Browsing by Author "Brandon, Jim"
Now showing 1 - 20 of 55
Results Per Page
- ItemOpen Access1 Chapter One -- Optimum Learning Literature Synthesis: Three Professional Practice Standards: A Watershed Moment(2019-06-30) Stelmach, Bonnie; O’Connor, Barbara; Brandon, JimThis synthesis of the literature is designed to undergird our 4-university longitudinal mixed methods study Optimum Learning for All Students Implementing Alberta’s 2018 Professional Practice Standards. Our ambition is to gain insights into how and how well Alberta’s Teaching Quality Standard, Leadership Quality Standard, and Superintendent Leadership Quality Standard are being put into place, how the standards are impacting practice, and what changes occur over time in teaching and learning. Indeed, our longitudinal design is premised on “uncovering sustained changes and implementation success” (Derrington, 2019, p. 8). Given this, our goals in preparing this manuscript were to (a) synthesize scholarship on policy processes so that we can situate our inquiry into the standards in a process-oriented way; (b) provide a jurisdictional review of standards-based approaches to teaching and leadership and what we know to be effective with respect to this approach so that we can discern how Alberta’s standards and pathways to certification are positioned compared to others who have gone before us; and (c) synthesize scholarship that demonstrates the link between the professional practice standards and quality teaching and leadership so that we are anchored to evidence when interpreting the forthcoming empirical data. Considering the comprehensiveness of the professional practice standards, we covered the waterfront, so to speak. But though we plumbed many strands and sources of knowledge, we do not claim it to be exhaustive or necessarily complete.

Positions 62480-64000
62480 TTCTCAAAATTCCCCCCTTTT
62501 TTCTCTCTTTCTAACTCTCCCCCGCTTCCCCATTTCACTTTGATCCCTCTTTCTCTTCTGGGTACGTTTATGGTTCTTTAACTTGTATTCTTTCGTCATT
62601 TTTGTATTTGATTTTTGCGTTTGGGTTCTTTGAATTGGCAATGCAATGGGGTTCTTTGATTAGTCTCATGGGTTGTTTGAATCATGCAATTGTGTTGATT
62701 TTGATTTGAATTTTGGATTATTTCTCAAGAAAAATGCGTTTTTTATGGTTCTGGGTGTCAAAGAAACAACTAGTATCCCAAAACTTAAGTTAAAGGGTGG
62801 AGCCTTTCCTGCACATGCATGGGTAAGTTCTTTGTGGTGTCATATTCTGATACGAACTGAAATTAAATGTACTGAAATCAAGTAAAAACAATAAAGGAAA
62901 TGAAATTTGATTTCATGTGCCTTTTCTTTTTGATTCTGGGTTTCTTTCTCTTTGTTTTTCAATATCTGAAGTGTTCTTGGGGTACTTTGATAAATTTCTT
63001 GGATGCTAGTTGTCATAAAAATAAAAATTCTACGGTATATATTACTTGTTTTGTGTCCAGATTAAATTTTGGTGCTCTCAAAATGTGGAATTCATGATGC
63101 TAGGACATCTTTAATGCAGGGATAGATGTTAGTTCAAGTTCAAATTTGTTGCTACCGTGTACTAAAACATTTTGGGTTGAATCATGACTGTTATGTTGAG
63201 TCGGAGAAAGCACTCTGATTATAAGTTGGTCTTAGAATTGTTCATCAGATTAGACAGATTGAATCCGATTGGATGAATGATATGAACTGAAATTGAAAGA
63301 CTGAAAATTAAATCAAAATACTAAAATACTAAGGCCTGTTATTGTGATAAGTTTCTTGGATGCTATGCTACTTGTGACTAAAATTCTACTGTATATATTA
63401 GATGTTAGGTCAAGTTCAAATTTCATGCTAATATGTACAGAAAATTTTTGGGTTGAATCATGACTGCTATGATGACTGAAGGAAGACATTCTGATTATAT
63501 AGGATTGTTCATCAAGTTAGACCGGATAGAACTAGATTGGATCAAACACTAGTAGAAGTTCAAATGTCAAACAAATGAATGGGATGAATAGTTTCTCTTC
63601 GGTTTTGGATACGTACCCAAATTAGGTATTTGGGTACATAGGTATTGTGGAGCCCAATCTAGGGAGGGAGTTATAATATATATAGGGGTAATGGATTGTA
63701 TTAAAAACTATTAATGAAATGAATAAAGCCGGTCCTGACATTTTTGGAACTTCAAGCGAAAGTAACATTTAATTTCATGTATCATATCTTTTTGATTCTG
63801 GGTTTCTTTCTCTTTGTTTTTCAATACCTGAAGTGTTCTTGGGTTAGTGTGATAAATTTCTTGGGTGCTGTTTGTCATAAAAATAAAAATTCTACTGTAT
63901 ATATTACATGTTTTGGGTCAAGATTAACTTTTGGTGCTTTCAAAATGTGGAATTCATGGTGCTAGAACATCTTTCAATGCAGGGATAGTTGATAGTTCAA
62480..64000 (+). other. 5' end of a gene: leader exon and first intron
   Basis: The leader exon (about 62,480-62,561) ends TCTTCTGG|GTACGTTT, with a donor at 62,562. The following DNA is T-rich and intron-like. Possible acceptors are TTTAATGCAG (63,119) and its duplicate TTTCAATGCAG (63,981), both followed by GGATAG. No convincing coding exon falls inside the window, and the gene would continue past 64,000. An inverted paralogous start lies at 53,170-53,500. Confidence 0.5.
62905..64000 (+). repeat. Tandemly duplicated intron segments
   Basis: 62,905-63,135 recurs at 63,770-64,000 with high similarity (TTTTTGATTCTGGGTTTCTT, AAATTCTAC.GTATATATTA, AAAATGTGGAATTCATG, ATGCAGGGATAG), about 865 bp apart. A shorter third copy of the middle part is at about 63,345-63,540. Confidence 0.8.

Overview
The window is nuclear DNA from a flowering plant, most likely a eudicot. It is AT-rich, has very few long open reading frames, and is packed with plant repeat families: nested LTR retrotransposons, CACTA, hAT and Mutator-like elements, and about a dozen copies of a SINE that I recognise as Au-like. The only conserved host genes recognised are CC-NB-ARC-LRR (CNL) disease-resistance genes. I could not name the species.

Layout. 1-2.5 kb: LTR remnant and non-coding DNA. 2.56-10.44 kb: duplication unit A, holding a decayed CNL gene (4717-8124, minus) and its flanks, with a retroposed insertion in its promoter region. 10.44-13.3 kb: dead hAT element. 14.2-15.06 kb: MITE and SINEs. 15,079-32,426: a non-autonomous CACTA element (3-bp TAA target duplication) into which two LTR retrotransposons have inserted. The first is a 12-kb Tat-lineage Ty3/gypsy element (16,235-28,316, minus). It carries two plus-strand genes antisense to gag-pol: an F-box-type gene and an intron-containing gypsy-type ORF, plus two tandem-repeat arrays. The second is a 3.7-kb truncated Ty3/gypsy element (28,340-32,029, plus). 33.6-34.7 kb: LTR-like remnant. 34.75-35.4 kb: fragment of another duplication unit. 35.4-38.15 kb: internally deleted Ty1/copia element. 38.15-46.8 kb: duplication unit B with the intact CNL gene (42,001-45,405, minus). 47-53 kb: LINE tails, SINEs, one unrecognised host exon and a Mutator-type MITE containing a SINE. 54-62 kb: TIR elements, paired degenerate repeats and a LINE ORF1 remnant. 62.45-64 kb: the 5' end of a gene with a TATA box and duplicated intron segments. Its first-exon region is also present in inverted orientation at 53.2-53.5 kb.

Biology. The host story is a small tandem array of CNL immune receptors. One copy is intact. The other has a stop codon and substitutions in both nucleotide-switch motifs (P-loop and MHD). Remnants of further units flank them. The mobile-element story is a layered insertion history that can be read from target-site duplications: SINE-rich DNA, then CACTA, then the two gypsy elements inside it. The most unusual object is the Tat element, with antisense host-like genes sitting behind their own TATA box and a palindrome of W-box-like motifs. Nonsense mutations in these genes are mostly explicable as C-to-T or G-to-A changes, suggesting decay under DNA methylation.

- ItemOpen Access2 Chapter Two -- Optimum Learning Literature Synthesis: What is Optimum Learning?(2019-06-30) Friesen, Sharon; Brown, Barbara; Brandon, JimThis synthesis of the literature is designed to undergird our 4-university longitudinal mixed methods study Optimum Learning for All Students Implementing Alberta’s 2018 Professional Practice Standards. Our ambition is to gain insights into how and how well Alberta’s Teaching Quality Standard, Leadership Quality Standard, and Superintendent Leadership Quality Standard are being put into place, how the standards are impacting practice, and what changes occur over time in teaching and learning. Indeed, our longitudinal design is premised on “uncovering sustained changes and implementation success” (Derrington, 2019, p. 8). Given this, our goals in preparing this manuscript were to (a) synthesize scholarship on policy processes so that we can situate our inquiry into the standards in a process-oriented way; (b) provide a jurisdictional review of standards-based approaches to teaching and leadership and what we know to be effective with respect to this approach so that we can discern how Alberta’s standards and pathways to certification are positioned compared to others who have gone before us; and (c) synthesize scholarship that demonstrates the link between the professional practice standards and quality teaching and leadership so that we are anchored to evidence when interpreting the forthcoming empirical data. Considering the comprehensiveness of the professional practice standards, we covered the waterfront, so to speak. But though we plumbed many strands and sources of knowledge, we do not claim it to be exhaustive or necessarily complete.